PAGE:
There’s music all around us-eerily unsettling music.
Who could forget James Cameron’s cinematic masterpiece that is The Terminator. I can still vividly remember sitting in the theaters and watching Rose and Jack sail away on an ill-fated voyage to cut down a magic tree belonging to a noble race of blue monster people.
This was all accompanied by the driving synth soundtrack of Brad Fiedel, whose work is summed up best in the iconic “The Terminator Theme.” Let’s take a nostalgic listen at this immortal score, as performed by Twitter user Gocchan’s (@_GocChaN_) grandmother’s front door.
俺 「俺のおばあちゃんの家のドア、ターミネーターなんだよね」 友 「何言ってんのお前」 https://t.co/lc7yAJc4Xz
▫️ごっちゃん@マイキー▪️ (@_GocChaN_) March 25, 2019
The quarter-million likes that this tweet has already received shows that most people were easily able to pick out the rhythm of The Terminator Theme from the simple act of closing a door. For those who haven’t heard the 1984 composition in a while and need a refresher, Twitter user Ke-sake (@ke_sake3) mixed the door with the original recording.
けーさけ（わいわいスタジオ） (@ke_sake3) March 25, 2019
Others imagined the fun that could be had with such a musical door.
“I’m going to the store! [du-nun-nun nu-NUN] I’ll be back.”
“Time to go to work! [du-nun-nun nu-NUN] Hasta la vista, baby.”
“Wow, even the tempo is right.”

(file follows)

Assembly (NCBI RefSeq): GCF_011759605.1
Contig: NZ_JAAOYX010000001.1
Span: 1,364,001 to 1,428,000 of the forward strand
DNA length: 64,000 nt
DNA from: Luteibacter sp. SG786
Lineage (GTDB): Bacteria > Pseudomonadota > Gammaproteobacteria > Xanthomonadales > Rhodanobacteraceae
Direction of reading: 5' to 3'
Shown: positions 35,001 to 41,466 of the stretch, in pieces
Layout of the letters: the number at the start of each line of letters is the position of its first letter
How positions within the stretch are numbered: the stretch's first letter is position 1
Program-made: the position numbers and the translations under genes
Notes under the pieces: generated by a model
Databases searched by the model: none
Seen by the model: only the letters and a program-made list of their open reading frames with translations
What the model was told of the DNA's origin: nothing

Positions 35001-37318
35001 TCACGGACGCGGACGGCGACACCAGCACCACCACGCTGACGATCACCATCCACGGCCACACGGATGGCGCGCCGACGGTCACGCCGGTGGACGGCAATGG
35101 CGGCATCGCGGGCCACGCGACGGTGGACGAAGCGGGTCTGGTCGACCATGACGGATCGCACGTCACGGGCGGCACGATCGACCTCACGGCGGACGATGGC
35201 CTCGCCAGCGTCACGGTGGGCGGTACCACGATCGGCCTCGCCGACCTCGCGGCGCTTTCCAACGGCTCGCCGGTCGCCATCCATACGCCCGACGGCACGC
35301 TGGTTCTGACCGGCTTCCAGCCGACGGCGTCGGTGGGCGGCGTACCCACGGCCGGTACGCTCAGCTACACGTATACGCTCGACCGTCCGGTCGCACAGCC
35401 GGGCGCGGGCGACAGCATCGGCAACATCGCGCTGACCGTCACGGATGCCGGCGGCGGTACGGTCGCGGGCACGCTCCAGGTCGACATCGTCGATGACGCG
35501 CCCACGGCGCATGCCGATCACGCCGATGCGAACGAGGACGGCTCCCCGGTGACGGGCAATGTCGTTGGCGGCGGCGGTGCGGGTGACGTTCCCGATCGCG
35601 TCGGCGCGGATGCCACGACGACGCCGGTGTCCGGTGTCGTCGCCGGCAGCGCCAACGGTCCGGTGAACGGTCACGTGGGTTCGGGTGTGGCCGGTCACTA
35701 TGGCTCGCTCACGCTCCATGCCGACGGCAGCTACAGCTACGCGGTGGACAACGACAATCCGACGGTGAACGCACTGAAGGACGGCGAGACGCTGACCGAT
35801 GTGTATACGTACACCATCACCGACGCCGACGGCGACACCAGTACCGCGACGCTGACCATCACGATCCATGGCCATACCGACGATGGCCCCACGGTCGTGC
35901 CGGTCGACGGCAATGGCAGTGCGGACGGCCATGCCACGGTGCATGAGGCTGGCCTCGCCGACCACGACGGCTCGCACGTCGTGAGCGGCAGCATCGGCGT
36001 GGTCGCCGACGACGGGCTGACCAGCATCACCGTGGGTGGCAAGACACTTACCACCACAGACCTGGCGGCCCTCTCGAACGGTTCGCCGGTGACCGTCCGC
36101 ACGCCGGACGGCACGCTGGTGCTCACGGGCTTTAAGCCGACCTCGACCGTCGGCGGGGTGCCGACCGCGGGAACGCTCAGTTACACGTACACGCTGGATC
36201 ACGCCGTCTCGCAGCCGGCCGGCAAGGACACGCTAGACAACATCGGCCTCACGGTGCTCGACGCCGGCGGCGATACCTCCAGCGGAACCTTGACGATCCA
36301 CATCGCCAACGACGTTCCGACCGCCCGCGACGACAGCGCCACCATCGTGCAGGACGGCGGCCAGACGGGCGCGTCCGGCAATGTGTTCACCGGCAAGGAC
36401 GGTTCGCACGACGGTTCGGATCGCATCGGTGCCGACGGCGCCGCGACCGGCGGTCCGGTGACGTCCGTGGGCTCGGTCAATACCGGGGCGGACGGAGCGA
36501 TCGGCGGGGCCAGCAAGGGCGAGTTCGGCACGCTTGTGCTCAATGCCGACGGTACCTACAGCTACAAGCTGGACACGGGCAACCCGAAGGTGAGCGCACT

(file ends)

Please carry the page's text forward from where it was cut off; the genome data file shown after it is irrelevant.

“You should worry about JASRAC [Japan’s music copyright collection organization] fining your grandma.”
But I think the general consensus of Japanese Twitter users could be summed up as:
スライムセンセイ🍙 (@Yamstarch) March 25, 2019
While it’s undeniable that this old door is a dead ringer for the Terminator theme, there is a far more pressing matter to this whole situation. A few of the comments have reminded me that in Japan, Arnold Schwarzenegger is sometimes referred to as “Schwa-chan” (Shuwa-chan).
▼ “Schwa-chan, good smile!”
加藤 テツナオ（ブレラン） (@_BladeRunner_) March 20, 2019
With this knowledge, it’s clear now that all of us around the globe must make a concerted effort to refer to the bodybuilder-turned-actor as “Schwa-chan” from now on whenever the opportunity arises. “Gov. Schwa-chan” is also acceptable if you’re American and adhere to the honorary titles used there. Either way, it needs to be done until the name sticks.
Together, we can make a difference.